“Musically and lyrically, ‘Red’ resembled a heartbroken person. It was all over the place, a fractured mosaic of feelings that somehow all fit together at the end,” Taylor Swift said in her Instagram post announcing her album, “Red (Taylor’s Version).” Since its release on Nov. 12, the re-recorded 2012 album has turned back time for Swift’s large following across the globe, evoking once again the heartbreak, joy, pain and angst that we first experienced nine years ago.
Second in her series of re-recordings, “Red (Taylor’s Version)” broke the record for the most streamed album in a single day by a female artist, previously held by Swift herself for ‘Folklore.’ She also broke the record for the most streamed female artist in a single day in Spotify history.
But the success of her re-recordings has implications far beyond the number of streams they get. She began re-recording last year, after her master recordings were sold to Scooter Braun — a talent manager at whose hands she received “incessant, manipulative bullying” in the past, according to her social media announcement. Since then, her recordings were sold a second time to an investment firm, Shamrock Holdings. Having been denied the opportunity to buy her masters back, Swift responded with her venture to re-record her first six albums. Swift’s battle against the sharks of the music industry have also inspired younger artists such as Olivia Rodrigo to retain full control over their masters.
Swift isn’t just bringing attention to the politics of an industry that preys on young artists. She’s also turned what started as a clever move to regain control over her life’s work into a cultural phenomenon, generating a resurgence of enthusiasm even though fans have heard much of the material before. Social media is flooded with videos analyzing the hints or “Easter eggs” that she leaves in her lyrics, as well as memes about Jake Gyllenhaal, whom the album is widely believed to be about. Walk into a Starbucks and not only are you very likely to hear songs from the album playing in the store, but you can also order a “Taylor’s Version” latte, her favorite drink — a grande caramel non-fat latte.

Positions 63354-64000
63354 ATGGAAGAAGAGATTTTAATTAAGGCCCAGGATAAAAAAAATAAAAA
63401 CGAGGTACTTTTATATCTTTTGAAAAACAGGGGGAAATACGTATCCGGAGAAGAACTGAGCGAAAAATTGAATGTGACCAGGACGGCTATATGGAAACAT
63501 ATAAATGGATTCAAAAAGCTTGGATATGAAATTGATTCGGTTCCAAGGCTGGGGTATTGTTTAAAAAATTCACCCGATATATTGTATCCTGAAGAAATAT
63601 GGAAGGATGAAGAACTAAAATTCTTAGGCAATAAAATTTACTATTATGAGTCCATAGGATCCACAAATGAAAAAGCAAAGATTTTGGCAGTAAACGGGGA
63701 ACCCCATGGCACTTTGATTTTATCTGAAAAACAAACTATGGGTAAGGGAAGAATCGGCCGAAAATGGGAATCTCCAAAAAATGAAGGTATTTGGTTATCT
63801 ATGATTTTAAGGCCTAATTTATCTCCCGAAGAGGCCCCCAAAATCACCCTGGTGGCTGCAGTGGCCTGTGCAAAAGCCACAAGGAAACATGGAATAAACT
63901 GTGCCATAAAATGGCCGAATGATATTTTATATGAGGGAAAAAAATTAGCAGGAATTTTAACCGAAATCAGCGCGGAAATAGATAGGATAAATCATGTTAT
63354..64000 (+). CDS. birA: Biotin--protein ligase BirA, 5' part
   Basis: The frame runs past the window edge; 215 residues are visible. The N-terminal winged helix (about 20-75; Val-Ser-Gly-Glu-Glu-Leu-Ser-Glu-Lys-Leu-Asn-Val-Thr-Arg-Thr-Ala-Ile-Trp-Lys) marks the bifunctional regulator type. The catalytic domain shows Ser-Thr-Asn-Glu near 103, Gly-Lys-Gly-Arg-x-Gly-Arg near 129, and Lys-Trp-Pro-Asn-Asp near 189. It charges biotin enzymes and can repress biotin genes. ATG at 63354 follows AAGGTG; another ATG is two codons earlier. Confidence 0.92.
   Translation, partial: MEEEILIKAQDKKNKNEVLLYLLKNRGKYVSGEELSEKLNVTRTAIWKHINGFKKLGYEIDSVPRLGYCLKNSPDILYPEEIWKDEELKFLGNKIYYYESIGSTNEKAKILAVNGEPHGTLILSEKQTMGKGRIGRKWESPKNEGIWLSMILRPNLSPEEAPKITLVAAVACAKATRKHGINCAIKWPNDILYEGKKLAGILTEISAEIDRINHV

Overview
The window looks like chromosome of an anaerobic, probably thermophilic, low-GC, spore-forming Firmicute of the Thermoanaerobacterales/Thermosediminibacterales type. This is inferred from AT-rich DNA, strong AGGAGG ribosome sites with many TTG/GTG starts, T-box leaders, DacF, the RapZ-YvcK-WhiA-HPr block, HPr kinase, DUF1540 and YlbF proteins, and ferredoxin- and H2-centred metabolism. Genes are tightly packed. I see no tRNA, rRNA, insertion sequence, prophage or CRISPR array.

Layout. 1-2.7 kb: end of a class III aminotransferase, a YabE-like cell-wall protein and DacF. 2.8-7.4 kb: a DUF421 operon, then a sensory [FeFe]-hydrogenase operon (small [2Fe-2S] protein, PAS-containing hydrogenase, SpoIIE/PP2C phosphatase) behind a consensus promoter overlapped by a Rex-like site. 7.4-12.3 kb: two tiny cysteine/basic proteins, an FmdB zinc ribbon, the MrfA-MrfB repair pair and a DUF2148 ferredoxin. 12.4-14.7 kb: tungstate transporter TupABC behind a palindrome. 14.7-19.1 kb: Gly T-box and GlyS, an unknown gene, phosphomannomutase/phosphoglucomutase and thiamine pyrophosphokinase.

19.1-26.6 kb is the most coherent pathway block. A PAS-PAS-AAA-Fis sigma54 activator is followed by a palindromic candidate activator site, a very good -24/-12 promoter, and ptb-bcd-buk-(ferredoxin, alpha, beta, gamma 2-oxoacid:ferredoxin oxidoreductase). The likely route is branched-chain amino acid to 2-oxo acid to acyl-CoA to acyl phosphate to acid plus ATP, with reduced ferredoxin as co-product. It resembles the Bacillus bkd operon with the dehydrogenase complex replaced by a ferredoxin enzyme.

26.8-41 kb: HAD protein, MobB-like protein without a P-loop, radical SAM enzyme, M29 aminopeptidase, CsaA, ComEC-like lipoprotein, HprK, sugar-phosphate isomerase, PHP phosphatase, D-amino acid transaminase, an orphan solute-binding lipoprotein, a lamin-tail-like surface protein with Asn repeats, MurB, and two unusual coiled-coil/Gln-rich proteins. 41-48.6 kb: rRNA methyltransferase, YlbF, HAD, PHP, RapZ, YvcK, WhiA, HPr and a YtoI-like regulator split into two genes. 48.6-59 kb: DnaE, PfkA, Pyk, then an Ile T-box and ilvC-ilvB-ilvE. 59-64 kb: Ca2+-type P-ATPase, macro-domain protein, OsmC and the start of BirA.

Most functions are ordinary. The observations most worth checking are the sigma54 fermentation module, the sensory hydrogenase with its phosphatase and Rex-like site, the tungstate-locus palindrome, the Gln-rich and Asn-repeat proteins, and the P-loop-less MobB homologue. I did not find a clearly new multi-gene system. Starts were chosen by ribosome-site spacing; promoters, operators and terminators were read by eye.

Swift also used this controversy as an opportunity to dive into her archives, releasing previously unheard songs that were omitted from the original album under the designation “From The Vault.”
Among the new tracks on “Red” is “Nothing New” featuring Phoebe Bridgers, a sincere acoustic ballad that offers a glimpse into 20-year-old Swift’s intense fear of becoming irrelevant as a female artist. Another Vault track, “I Bet You Think About Me” stuns with its accompanying music video, a narrative so nuanced that it could be a feature film itself, joining the ranks of “Blank Space” and “You Belong With Me.”
But the true treasure from the Vault is the ten-minute version of “All Too Well.” While “I Knew You Were Trouble” and “We Are Never Ever Getting Back Together” were the most popular songs on the original album, “All Too Well” became something of a cult classic. Now, Swift released the original, uncut version of the song — the version she wrote in the depths of heartbreak. Despite being ten minutes long, the track became #1 on Spotify’s global top 50. This is no small feat, especially in the TikTok era of music marked by 30-second clips and shrinking attention spans. Swift also wrote and directed a short film for the song. Starring Sadie Sink and Dylan O’Brien, the film profoundly captures the passion of her previous relationship and the intensity of her heartache.
Like the rest of the re-recorded album, the ten-minute version of “All Too Well” evokes the grief of 20-year-old Swift while simultaneously placing a more mature Swift in a retrospective conversation with her past: “I’ll get older but your lovers stay my age,” she sings, allegedly in reference to the nine-year age gap between her and Gyllenhaal, exactly nine years after the original album was released.
With the music industry’s penchant to quickly discard female artists, Swift has overcome the looming threat of irrelevance time and time again, seamlessly re-inventing herself with the release of each new album. Now she is unapologetically delving into the familiar, and she remains as influential as ever. If there were ever any doubt that Taylor Swift is a driving force in the music industry, the wildly successful release of ‘Red (Taylor’s Version)’ indisputably eliminates it.